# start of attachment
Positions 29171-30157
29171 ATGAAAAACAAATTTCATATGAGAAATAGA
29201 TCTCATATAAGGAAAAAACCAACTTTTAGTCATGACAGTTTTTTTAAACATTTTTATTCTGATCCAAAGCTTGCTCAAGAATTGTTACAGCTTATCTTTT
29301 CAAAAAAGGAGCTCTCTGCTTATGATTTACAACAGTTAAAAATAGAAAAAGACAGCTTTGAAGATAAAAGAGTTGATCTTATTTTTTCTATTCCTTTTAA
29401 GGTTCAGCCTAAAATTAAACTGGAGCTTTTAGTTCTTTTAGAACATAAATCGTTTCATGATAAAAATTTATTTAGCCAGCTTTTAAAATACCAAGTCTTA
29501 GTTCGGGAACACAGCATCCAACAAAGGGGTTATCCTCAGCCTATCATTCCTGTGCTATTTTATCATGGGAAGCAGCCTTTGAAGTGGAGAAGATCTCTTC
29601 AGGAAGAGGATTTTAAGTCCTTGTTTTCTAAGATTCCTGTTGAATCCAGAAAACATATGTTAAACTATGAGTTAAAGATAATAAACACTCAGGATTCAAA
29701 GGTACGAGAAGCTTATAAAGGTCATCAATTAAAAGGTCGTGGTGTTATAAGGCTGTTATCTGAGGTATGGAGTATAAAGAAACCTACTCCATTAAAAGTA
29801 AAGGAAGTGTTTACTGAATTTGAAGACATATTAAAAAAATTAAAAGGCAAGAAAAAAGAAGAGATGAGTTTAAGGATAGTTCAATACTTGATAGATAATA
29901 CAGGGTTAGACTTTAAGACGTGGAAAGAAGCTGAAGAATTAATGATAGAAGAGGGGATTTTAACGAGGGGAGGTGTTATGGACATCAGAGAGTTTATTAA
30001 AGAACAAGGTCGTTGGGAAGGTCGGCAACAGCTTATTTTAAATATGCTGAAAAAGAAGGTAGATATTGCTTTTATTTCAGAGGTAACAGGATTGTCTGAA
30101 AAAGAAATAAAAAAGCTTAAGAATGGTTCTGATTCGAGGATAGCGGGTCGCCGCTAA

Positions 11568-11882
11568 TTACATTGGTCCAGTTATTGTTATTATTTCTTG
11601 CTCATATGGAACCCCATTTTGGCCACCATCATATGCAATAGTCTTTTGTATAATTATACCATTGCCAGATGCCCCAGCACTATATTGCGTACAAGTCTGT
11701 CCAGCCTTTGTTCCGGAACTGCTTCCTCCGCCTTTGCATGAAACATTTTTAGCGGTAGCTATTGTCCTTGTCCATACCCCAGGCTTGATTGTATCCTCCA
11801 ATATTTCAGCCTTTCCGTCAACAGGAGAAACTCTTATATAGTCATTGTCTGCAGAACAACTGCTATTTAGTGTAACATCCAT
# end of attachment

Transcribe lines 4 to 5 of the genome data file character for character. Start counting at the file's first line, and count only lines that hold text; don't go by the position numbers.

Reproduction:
29301 CAAAAAAGGAGCTCTCTGCTTATGATTTACAACAGTTAAAAATAGAAAAAGACAGCTTTGAAGATAAAAGAGTTGATCTTATTTTTTCTATTCCTTTTAA
29401 GGTTCAGCCTAAAATTAAACTGGAGCTTTTAGTTCTTTTAGAACATAAATCGTTTCATGATAAAAATTTATTTAGCCAGCTTTTAAAATACCAAGTCTTA